Models in chemical informatics

Lüneburg research assist chemical companies with computer-based substance evaluation and product development

Whether for purposes of providing information to customers or for the admission of new substances – chemical companies need appropriate methods to inform themselves and others about the properties of the substances they use. In this effort, they have the assistance of chemists at the Chair for Sustainable Chemistry and Material Resources at Leuphana University of Lüneburg. In the research project "Models in Chemical Informatics," Prof. Klaus Kümmerer, Dr. Waleed Ahmed and PD Dr. Christoph Rücker are developing an approach to improve evaluation of chemical substances and product development with the aid of computer programs for companies that do not have this expertise. The research effort also aims to achieve greater environmental compatibility of chemicals and chemical products while maintaining at least the same level of functionality.

Possible outcomes: Lower costs, greater environmental compatibility

The most important legal basis for businesses' dealings with chemicals is the REACH Regulation adopted by the European Union. The acronym "REACH" stands for "Registration, Evaluation and Authorization of Chemicals." The regulation applies to all businesses that produce, process or sell chemicals. They must provide data before their substances and products can be registered. Yet companies often do not have all the substance data they need under REACH in order to obtain the approvals for their substances and products that they require to have permission to market them in the EU. Experimental collection of these data is costly and time-consuming. At the same time, many companies are not yet taking full advantage of the benefits that REACH has to offer, such as access to data generated using computer models. Useful methods exist, such as QSAR models that describe the relationships between the structure of a molecule and its properties, but small and medium-sized companies in particular often lack the expertise they need to apply these models.An optimized, computer-based method for the assessment and development of chemical products provides these companies with major opportunities to cut costs, save time, conserve resources and design more environmentally-friendly substances and products. This is what the researchers in Lüneburg hope to facilitate. The chemists are conducting research jointly with Bruno Bock GmbH, of Marschacht, and with A.F.P. Antiseptica Forschungs- und Produktionsgesellschaft mbH, of Lüneburg. After the project is completed in June 2015, the optimized process will be published in a guide for all interested companies.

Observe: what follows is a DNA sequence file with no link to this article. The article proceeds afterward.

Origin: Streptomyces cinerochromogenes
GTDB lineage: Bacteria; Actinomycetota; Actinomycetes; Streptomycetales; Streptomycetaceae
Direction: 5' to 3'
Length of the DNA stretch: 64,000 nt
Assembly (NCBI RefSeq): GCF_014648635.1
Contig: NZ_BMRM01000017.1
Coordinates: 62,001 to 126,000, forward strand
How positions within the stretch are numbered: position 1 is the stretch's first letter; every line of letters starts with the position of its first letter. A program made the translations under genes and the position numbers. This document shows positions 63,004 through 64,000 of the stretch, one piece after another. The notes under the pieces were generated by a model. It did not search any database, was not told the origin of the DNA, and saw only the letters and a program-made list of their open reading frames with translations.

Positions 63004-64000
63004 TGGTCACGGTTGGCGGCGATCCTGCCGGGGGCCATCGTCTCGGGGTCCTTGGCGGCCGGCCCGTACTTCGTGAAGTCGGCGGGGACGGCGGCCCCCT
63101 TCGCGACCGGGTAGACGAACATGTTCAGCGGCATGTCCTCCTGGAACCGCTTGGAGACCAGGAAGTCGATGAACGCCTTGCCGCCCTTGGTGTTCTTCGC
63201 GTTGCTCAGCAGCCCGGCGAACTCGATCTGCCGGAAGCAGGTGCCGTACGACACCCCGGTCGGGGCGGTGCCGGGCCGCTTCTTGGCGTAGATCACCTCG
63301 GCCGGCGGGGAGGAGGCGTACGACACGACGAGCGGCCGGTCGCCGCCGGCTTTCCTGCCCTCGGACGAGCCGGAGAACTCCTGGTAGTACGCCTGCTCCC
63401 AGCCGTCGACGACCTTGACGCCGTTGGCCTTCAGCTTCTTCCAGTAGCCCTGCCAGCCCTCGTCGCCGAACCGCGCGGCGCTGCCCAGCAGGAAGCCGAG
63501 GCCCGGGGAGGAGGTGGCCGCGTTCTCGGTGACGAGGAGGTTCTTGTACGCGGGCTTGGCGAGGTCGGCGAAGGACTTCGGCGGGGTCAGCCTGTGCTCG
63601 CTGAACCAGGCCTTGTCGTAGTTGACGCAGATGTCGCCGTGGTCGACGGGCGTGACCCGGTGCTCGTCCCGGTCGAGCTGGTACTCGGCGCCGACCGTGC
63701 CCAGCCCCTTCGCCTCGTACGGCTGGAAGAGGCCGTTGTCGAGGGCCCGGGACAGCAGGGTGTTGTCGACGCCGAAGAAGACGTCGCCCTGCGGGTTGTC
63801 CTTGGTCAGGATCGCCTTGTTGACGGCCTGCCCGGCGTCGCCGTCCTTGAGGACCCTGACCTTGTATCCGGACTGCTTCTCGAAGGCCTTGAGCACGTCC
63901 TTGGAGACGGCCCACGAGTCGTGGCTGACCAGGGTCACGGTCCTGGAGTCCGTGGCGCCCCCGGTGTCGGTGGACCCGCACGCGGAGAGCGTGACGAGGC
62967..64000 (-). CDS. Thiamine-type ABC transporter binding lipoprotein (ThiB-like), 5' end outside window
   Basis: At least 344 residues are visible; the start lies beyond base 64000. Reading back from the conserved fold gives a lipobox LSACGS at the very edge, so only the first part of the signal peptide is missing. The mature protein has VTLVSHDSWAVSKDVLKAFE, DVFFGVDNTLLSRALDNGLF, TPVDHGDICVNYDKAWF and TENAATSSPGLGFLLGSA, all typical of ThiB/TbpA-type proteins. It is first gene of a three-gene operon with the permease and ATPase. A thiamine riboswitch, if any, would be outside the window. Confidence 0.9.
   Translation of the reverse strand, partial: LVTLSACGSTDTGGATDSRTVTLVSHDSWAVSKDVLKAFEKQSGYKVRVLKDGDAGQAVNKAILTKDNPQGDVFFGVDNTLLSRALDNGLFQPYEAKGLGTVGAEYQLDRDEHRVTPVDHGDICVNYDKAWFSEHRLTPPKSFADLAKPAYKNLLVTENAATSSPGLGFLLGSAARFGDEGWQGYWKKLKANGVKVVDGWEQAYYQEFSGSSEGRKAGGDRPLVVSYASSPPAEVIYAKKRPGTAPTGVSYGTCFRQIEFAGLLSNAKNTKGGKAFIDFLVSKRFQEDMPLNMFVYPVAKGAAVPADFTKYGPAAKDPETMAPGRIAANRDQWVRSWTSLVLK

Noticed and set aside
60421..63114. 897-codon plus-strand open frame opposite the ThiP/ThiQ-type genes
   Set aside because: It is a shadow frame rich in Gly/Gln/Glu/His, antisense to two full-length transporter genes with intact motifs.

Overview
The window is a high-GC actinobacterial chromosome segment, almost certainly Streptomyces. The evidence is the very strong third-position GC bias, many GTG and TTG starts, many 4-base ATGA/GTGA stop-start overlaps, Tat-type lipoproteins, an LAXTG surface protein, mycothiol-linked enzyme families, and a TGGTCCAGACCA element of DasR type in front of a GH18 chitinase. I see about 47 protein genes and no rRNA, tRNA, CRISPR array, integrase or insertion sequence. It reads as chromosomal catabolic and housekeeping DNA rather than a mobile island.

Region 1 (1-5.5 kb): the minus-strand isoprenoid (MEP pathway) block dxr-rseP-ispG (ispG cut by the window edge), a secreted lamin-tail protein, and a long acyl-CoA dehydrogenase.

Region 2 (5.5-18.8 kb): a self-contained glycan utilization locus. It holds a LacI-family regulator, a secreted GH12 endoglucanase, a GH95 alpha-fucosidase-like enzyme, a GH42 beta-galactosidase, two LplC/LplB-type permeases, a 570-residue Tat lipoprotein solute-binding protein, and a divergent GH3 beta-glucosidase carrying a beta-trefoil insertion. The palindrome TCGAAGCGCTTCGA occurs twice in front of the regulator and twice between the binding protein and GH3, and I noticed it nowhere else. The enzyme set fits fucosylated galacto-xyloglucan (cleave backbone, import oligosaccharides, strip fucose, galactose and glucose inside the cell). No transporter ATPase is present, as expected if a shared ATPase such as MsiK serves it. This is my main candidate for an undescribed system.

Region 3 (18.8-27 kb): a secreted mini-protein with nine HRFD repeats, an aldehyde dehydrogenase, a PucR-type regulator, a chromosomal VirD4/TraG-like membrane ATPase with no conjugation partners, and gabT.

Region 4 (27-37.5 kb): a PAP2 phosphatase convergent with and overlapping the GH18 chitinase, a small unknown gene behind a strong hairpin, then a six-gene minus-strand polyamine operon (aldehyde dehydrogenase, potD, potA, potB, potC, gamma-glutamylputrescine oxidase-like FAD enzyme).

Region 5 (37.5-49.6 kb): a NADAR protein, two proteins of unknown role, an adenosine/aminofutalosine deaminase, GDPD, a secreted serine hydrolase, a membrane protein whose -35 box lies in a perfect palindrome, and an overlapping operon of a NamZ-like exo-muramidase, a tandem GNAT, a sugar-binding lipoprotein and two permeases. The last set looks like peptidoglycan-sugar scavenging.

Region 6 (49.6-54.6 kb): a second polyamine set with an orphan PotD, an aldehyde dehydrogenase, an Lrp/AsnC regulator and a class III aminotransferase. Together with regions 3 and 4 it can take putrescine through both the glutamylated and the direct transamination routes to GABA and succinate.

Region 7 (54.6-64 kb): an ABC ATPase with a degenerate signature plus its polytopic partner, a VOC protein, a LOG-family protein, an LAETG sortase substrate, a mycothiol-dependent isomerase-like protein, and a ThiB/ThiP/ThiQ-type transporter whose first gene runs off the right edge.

Molecular docking: The binding mode of two biomolecules can be predicted by means of the chemical informatics process.